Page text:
1.2. There are some endings which attract main stress,
    e.g. imperative suffix /-daa/.
    Main stress of a word (without /-daa/) becomes secondary, and /-daa/ takes the main stress,

    e.g., izháá - izháádáá.

     

    1.3. Some endings do not take stress themselves, but attract it to a syllable, standing right before them:

    e.g. -(')ige (ozhibíí'ige), -(')igan (waakáá'igan), -'idi- (niimí'idiwin).

    (Note. Maybe: -áádizi, -áágozi, -áágwad, -ógozi, -ógwad illustrate the same thing???)

     

    1.4. Some suffixes take secondary stress, e.g., plural or locative suffixes.

    Note. But if comparing with Potawatomi; in Potawatomi plural noun suffixes force stress to move to a syllable right before the suffix, while the suffix takes a secondary stress,

    e.g., bnóóji (child) - bnoojíyúk (children); bné'shi (bird) - bne'shíyúk (birds).

     

    1.5. Some endings do not attract stress, or attract it much weaker then other endings (at least it looks like that),

    e.g., -kaa, -izi, -ad, -zii, -win.


    2. All long vowels attract stress in any way, forming secondary stress in a word because of their natural length. But long vowels could also attract main stress, or possibly, create several main stresses.

     

    2.1. Especially /e/ sound. When there is /e/ in a word - be sure that a main stress could be not where it's supposed to be. /e/ could attract stress even when it is at the end of the word.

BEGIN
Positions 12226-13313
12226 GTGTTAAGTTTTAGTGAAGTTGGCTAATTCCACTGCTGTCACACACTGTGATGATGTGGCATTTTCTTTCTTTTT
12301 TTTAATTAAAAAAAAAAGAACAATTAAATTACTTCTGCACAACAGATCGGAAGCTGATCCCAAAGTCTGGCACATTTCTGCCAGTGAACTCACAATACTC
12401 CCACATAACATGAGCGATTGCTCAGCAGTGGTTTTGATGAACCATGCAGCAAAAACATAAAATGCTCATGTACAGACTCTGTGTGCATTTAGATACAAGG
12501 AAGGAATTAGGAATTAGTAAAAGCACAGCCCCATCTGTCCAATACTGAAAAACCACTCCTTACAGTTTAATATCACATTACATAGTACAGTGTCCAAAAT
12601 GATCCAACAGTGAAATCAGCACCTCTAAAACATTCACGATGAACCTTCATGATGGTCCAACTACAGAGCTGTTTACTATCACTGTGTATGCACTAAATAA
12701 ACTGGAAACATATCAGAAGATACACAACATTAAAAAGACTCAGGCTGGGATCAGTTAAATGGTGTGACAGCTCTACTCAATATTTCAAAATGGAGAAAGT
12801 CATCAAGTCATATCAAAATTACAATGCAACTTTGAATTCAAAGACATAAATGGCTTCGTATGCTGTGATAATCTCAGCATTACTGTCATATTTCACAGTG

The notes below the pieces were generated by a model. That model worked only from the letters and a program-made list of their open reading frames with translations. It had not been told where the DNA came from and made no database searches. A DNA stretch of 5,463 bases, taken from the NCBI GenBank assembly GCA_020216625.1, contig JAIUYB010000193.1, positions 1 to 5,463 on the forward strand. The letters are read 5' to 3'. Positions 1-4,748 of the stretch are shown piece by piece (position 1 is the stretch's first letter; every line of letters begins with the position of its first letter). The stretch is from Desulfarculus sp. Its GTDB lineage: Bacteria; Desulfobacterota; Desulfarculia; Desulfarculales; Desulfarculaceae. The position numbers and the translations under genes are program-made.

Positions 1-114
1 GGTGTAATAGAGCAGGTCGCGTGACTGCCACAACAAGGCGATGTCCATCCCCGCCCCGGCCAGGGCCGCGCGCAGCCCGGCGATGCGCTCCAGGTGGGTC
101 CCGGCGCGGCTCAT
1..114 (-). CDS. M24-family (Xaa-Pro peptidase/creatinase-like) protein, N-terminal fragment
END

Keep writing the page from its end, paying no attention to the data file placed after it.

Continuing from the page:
e.g., bííndigén (it sounds like there are two main stresses, though e is a little bit stronger),
    mákadé (black).

    Note. Makade shows quite a strange thing. First syllable must be considered weak, but Odaawa and Potowatomi (where vowel syncope also takes place) show different syncope -
    Odaawa: mkade; but Potowatomi: mukte.
    Though both put main stress on the last /e/.

    /e/ could take a main stress at the end of the word, but only if there is no long vowel in a syllable rigth before it.

    e.g., anishináábé; atáá

    But even in these cases it takes either the secondary stress, or the second main one.

     

    2.2. If there is a long vowel in a word and all other vowels are short, it looks like the long vowel will take the main stress, wherever it stands.

     

    2.3. As I understand, ability of long vowels to attract stress depends on (1) what vowels they are, and (2) on number of syllables after them.

    e.g., gaawiin technically must have stress on the first syllable as the farthest strong syllable from the end.
    But main stress is the second syllable - gááwíín.
    The same is in zhííshííb.
    But in míínawáá the first syllable takes the main stress.


    3. Some words show a strange thing - the first short vowel is stressed, and the last syllable takes the main stress.

    E.g., gígizhéb, gánabáj, mígizí, ánimóósh

    Note. The stress in mígizí could have something to deal with the stress in mákadé.

    Because when there are three syllables in a word, and the last one takes the main stress, it's hard to pronounce a syllable before it with enough strength without a pause or a bit more lengthening of a vowel, to create some space for the following main stress. So to escape this problem, it may force secondary stress to move to the first syllable whatever it is - strong of weak.
    So there are two ways to pronounce such words with and without syncope:

    mgí-zí - mí-gizí
    ní-móósh - á-nimóósh
    mká-dé - má-kadé; or mú-kté
    to say makádé without syncope of the first /a/ is rather hard.